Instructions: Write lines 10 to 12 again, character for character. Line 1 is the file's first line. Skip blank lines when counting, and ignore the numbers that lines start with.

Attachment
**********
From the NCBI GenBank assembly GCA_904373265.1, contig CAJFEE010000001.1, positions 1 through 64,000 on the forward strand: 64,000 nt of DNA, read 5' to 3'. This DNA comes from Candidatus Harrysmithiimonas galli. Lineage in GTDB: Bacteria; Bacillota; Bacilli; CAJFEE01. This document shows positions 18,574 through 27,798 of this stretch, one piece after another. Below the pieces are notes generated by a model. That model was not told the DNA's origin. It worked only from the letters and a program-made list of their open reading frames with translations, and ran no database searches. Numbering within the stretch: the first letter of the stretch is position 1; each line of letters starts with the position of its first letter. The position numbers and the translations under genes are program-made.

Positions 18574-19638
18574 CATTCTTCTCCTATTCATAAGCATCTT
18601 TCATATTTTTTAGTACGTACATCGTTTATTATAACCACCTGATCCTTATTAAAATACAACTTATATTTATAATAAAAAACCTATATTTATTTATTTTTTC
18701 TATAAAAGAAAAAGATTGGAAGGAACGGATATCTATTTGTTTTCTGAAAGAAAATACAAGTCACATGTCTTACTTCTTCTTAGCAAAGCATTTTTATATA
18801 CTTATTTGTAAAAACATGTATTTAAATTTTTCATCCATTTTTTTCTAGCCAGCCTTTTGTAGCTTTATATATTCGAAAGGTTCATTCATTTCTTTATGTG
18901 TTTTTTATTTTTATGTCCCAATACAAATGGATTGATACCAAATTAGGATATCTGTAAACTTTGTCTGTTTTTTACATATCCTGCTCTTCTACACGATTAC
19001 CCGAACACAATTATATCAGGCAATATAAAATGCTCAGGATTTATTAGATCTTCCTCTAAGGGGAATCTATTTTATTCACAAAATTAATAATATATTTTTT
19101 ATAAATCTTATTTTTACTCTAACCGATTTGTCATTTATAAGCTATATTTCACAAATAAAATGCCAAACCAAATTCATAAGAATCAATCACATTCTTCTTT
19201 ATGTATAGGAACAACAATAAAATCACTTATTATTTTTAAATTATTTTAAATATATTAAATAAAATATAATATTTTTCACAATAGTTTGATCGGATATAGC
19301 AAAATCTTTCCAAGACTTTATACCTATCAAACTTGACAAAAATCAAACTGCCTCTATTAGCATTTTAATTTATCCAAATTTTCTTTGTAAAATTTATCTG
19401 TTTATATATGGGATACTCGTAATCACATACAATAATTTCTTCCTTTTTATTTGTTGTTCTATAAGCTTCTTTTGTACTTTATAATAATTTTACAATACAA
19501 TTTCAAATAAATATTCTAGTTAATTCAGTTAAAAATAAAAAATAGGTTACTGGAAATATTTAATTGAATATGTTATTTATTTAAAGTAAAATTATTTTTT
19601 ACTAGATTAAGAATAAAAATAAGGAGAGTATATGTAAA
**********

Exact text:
19201 ATGTATAGGAACAACAATAAAATCACTTATTATTTTTAAATTATTTTAAATATATTAAATAAAATATAATATTTTTCACAATAGTTTGATCGGATATAGC
19301 AAAATCTTTCCAAGACTTTATACCTATCAAACTTGACAAAAATCAAACTGCCTCTATTAGCATTTTAATTTATCCAAATTTTCTTTGTAAAATTTATCTG
19401 TTTATATATGGGATACTCGTAATCACATACAATAATTTCTTCCTTTTTATTTGTTGTTCTATAAGCTTCTTTTGTACTTTATAATAATTTTACAATACAA